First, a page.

Many summers ago, I worked at a nonprofit service community in rural northeast Georgia called Jubilee Partners. Located on 260 acres two hours east of Atlanta, Jubilee is actively involved in housing and educating refugees from around the world. If you have ever wondered where refugees go when they first arrive in America, Jubilee is one of those places.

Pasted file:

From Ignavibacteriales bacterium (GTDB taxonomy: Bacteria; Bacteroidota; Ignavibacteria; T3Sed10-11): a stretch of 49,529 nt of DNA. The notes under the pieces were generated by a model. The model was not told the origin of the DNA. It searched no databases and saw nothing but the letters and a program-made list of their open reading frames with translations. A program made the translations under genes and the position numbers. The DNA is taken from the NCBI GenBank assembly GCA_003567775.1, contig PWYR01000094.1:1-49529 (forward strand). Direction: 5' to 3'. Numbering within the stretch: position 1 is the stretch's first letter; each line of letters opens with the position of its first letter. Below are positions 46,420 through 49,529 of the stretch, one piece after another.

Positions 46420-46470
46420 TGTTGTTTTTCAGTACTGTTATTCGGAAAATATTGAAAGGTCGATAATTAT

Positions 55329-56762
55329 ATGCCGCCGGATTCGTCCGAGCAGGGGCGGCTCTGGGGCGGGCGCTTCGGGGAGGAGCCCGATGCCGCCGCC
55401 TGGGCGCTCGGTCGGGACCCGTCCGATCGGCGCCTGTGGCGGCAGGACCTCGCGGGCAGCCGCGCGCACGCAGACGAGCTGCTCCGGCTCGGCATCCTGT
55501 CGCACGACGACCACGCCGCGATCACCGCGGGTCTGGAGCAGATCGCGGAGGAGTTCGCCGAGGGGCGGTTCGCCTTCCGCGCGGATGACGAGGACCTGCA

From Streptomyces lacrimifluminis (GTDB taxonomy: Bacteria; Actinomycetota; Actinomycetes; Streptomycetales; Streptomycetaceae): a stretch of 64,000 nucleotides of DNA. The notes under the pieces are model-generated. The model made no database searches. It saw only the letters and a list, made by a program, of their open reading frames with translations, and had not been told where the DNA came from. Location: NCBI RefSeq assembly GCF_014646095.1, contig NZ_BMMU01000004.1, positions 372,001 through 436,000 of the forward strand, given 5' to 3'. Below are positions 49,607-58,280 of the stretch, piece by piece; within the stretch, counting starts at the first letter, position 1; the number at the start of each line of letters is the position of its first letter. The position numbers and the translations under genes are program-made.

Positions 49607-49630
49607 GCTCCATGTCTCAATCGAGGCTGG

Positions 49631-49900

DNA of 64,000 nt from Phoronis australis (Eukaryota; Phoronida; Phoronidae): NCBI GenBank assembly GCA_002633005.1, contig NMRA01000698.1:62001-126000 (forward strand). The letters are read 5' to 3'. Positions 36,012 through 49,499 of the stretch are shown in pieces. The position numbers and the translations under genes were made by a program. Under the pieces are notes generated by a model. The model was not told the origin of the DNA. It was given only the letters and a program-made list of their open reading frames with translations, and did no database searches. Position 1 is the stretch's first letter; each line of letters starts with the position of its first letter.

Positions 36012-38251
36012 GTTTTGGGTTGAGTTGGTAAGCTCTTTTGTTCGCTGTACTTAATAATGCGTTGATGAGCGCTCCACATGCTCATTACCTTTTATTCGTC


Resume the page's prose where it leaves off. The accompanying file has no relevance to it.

Since 1980 over 3,000 refugees from nearly 30 countries have made Jubilee their temporary home. A major part of the staff’s time and energy goes into welcoming, hosting, and teaching these refugees, who often come from Sudan, Afghanistan, Burundi, and other war-torn countries. These folks are exhausted by their ordeals, anxious about how they will survive in this new culture, and unable to speak much, if any, English. Jubilee becomes a safe place for them to learn a new language, get acquainted with our country, rest from years of hardship, and begin their new lives in an environment of love and support.